A handful of conservative Republicans are threatening corporate law firms operating in Texas with criminal prosecution, civil sanctions and even disbarment if they play any role in their Texas employees going out of state to get abortions.
In a three-page letter sent to the global law firm Sidley Austin, the 11 members of the Texas Freedom Caucus accuse the firm of being “complicit in illegal abortions” and assert the “consequences that you and your colleagues will face for these actions.”
But leaders at several law firms describe the threats as “extreme political debauchery and legally dubious” and say that these Texas legislators have abandoned the GOP’s longtime principles of being pro-business and small government.
Legal experts say that any actions described by the Texas Freedom Caucus almost certainly violate the First and 14th amendments to the U.S. Constitution, as well as the Commerce Clause in Article One which prohibits states from enacting laws that excessively interfere with interstate commerce.
The letter authored by Texas Freedom Caucus chair and state Rep. Mayes Middleton is addressed to Sidley management committee chair Yvette Ostolaza and is copied to Texas Attorney General Ken Paxton.
The Texas Freedom Caucus posted an open copy of the letter on its website, and scores of law firms operating in Texas were aware of the threats by Sunday. Legal experts say the letter may have been addressed to Sidley but is meant to threaten all law firms and even Texas companies.
Dozens of corporate law firms and even several large companies operating in Texas have publicly stated that they would provide financial and other assistance to employees who seek to travel to obtain any healthcare-related reproductive services if those services are no longer allowed in the states where they work.
Several states, including Texas, had legal provisions in place that outlawed abortion if the U.S. Supreme Court ever reversed Roe v. Wade, which it did last month in Dobbs v. Jackson Women’s Health Organization.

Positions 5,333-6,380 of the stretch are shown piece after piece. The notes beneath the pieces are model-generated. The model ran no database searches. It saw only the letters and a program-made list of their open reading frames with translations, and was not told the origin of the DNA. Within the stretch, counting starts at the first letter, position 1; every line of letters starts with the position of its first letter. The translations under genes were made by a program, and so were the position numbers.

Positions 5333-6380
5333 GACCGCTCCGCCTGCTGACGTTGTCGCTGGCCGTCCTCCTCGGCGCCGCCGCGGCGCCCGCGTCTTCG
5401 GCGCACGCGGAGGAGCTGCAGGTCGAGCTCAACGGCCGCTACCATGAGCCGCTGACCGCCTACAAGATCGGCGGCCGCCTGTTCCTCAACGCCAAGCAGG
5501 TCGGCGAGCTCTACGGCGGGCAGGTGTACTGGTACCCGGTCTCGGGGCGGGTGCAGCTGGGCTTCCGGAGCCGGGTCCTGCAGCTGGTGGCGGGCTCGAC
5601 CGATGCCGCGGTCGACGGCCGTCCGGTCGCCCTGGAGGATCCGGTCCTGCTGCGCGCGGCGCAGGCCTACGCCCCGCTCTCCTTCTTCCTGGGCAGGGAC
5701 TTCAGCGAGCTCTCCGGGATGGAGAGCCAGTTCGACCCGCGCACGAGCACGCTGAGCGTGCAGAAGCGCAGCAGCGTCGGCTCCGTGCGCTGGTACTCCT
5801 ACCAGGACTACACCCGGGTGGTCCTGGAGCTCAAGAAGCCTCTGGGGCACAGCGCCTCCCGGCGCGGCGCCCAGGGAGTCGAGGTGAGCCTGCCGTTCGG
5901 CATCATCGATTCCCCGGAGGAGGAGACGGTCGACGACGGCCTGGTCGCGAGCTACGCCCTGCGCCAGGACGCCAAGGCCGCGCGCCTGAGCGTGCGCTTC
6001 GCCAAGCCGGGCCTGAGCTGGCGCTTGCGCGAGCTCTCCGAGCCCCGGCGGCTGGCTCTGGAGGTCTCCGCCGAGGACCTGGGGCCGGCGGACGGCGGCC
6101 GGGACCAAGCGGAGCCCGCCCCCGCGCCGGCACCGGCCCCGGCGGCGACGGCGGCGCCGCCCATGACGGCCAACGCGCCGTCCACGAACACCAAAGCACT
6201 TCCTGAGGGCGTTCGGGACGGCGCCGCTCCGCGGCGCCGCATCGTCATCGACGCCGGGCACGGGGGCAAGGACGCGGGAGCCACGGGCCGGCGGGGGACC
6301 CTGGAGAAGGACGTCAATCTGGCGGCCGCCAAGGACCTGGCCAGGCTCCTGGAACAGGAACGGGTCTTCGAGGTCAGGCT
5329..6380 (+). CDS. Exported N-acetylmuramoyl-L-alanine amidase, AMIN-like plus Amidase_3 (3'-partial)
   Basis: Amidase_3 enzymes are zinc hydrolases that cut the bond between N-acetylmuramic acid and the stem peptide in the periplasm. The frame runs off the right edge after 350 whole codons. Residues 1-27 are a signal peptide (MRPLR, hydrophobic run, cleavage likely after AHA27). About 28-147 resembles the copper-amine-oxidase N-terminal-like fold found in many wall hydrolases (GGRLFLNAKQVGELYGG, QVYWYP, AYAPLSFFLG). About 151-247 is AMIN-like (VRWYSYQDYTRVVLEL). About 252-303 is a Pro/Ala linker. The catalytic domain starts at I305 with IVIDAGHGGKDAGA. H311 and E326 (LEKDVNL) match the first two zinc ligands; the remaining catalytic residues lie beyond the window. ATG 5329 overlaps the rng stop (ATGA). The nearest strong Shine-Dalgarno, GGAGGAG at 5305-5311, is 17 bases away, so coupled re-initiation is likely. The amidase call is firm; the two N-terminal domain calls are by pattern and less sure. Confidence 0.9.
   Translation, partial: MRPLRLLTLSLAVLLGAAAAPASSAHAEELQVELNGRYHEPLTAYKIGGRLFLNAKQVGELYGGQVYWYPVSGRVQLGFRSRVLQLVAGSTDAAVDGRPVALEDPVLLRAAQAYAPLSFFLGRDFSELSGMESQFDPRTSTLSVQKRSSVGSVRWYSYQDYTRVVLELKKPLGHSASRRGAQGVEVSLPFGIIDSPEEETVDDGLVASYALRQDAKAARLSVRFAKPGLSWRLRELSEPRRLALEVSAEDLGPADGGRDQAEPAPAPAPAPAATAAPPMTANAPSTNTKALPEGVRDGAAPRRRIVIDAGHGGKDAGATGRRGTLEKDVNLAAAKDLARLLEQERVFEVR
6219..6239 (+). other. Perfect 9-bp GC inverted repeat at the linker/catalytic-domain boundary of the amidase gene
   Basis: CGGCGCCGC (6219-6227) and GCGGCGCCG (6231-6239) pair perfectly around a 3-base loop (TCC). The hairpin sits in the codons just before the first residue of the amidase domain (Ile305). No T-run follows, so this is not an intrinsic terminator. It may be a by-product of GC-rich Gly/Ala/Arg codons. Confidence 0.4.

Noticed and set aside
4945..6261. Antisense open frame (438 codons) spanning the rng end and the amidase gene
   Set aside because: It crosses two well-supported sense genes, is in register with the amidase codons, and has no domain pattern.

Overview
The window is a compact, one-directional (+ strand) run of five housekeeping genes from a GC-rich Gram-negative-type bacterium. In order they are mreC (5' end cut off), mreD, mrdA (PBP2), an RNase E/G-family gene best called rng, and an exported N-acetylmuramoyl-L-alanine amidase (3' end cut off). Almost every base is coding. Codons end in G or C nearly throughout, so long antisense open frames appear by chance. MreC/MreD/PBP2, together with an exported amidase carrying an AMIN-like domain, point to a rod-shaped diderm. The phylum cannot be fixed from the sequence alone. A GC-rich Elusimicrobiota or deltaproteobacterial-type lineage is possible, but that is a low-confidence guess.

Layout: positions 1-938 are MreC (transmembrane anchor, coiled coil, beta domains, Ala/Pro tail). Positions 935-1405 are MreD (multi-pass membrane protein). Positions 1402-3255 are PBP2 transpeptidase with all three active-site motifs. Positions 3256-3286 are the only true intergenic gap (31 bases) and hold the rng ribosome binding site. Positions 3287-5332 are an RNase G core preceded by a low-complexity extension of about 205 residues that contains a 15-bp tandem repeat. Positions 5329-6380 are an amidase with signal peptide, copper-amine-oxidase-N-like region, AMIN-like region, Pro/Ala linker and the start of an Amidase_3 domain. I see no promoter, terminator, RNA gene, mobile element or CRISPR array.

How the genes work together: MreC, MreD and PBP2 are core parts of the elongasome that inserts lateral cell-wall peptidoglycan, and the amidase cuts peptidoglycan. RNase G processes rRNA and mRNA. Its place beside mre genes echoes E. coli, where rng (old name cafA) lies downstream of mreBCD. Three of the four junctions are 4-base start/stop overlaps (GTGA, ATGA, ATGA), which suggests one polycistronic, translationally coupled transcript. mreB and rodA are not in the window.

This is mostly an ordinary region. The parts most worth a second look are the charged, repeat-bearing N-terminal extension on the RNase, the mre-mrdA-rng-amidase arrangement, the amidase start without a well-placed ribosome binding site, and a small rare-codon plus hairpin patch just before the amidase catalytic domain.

The Texas Freedom Caucus cites Texas Civil Statutes 4512.1, which was passed in 1974 and “imposes felony criminal liability on any person who furnishes the means for procuring an abortion knowing the purpose intended.”
“To the extent that Sidley is facilitating abortions performed in violation of article 4512.1, it is exposing itself and each of its partners to felony criminal prosecution and disbarment,” Middleton wrote.
The legislators also threatened to introduce new bills next year that would “prohibit any employer in Texas from paying for elective abortions or reimbursing abortion-related expenses – regardless of where the abortion occurs and regardless of the law in the jurisdiction where the abortion occurs,” Middleton wrote.
In addition, Middleton said the legislation would “require the State Bar of Texas to disbar any lawyer who has violated article 4212.2 by furnishing the means for procuring an abortion knowing the purpose intended.”
The Texas Lawbook identified more than 20 corporate national law firms operating in Texas – including Sidley, Kirkland & Ellis, Gibson Dunn, Latham & Watkins, Simpson Thacher, White & Case, Alston & Bird, Orrick, Wilson Sonsini, Hogan Lovells – that have stated publicly or in memos to their employees that the firms will provide financial assistance to those who wish to seek reproductive healthcare in other states.
Only three Texas-based law firms – Akin Gump, Susman Godfrey and Vinson & Elkins – have publicly made such a commitment.
A spokesperson for Houston-based V&E, which is the largest law firm in Texas by lawyer headcount and second in revenues, told The Texas Lawbook the law firm “will, as part of its health plan, provide a travel benefit for covered health care services that are unavailable locally.” V&E was the first Texas law firm 25 years ago to offer same-sex benefits to its lawyers and staff.
Several large Texas-headquartered corporate firms – Baker Botts, Bracewell, Haynes and Boone, Jackson Walker, Locke Lord and Winstead – have not made public their position on the issue.
A handful of law firm leaders said they found it interesting – or unfortunate – that the Texas Freedom Caucus chose Sidley and its new firm leader, Yvette Ostolaza, as the posterchild target for their campaign.
A firm with 2,000 lawyers worldwide, Sidley has nearly 200 attorneys in Texas and generated revenues of $250 million in its Texas offices in 2021, according to The Texas Lawbook 50.
A first-generation Cuban American whose parents fled the tyranny of Fidel Castro, Ostolaza grew up in a working-poor neighborhood of Miami. She learned English from watching Sesame Street. Her family told her she was crazy for thinking about going to college. But earlier this year, Sidley made Ostolaza, a litigation and corporate investigations partner in the Dallas office, the chair of its global management committee earlier this year. She is the first Hispanic woman to lead or co-lead a large global corporate law firm.
The Texas Freedom Caucus letter can be found here: https://www.freedomfortexas.com/uploads/blog/3b118c262155759454e423f6600e2196709787a8.pdf.